The rent in Hong Kong is high--so astronomical in fact that almost 200,000 of it's residents live in illegally subdivided apartments because they've been pushed out of the market. The 15-square-foot wood-planked "rooms" are known as "coffin cubicles", says Sarah Stacke for National Geographic. Some of them can be as small as 15 square feet, and most are not larger than 100 square feet. Stacke says almost 40,000 of those living in coffin cubicles are children.

With a population of nearly 7.5 million and almost no developable land remaining, Hong Kong’s housing market has risen to the most expensive in the world. Pushed out by soaring rents, tens of thousands of people have no other option than to inhabit squatter huts, sub-divided units where the kitchen and toilet merge, coffin cubicles, and cage homes, which are rooms measuring as small as 6’ x 2.5’ traditionally made of wire mesh. “From cooking to sleeping, all activities take place in these tiny spaces,” says Lam. To create the coffin cubicles a 400 square flat will be illegally divided by its owner to accommodate 20 double-decker beds, each costing about HK$2000 (over $250 USD) per month in rent. The space is too small to stand up in.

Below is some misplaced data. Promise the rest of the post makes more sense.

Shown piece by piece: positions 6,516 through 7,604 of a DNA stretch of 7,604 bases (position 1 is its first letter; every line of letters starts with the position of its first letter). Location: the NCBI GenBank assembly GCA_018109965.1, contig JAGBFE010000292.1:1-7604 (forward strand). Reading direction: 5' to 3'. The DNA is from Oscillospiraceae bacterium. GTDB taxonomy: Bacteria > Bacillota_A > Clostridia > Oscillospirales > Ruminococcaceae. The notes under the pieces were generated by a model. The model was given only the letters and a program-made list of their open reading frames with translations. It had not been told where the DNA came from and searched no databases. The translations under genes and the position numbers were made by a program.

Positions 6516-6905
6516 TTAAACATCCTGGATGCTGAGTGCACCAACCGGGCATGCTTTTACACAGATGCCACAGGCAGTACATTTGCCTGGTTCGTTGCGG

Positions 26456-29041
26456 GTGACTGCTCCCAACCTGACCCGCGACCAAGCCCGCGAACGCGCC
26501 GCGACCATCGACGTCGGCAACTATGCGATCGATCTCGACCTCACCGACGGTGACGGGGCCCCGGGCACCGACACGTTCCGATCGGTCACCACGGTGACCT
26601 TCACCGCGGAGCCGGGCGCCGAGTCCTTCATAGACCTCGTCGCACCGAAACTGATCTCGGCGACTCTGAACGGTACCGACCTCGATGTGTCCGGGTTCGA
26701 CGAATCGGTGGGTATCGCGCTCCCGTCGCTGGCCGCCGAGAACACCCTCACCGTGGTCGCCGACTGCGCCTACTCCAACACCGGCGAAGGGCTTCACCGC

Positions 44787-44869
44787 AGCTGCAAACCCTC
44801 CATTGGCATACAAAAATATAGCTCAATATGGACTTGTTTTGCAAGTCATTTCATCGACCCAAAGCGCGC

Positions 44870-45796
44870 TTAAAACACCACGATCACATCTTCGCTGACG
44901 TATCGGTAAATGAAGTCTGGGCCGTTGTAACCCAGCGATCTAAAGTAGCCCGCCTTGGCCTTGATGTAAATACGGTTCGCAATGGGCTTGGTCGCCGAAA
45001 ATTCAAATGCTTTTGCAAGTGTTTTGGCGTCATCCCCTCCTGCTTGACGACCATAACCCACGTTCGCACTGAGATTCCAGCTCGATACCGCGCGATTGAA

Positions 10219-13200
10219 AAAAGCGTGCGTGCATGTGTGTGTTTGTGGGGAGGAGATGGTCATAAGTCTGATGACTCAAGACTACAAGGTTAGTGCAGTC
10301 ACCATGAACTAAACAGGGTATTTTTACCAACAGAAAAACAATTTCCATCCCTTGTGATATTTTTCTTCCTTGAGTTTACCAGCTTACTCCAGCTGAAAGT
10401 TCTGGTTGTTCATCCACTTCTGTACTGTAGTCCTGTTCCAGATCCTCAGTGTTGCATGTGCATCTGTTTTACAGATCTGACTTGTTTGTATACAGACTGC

A photographer visited over 100 of Hong Kong's coffin cubicle dwellings and shared the images with National Geogrpahic. Continue to their site to see what life inside a coffin cubicle is like.

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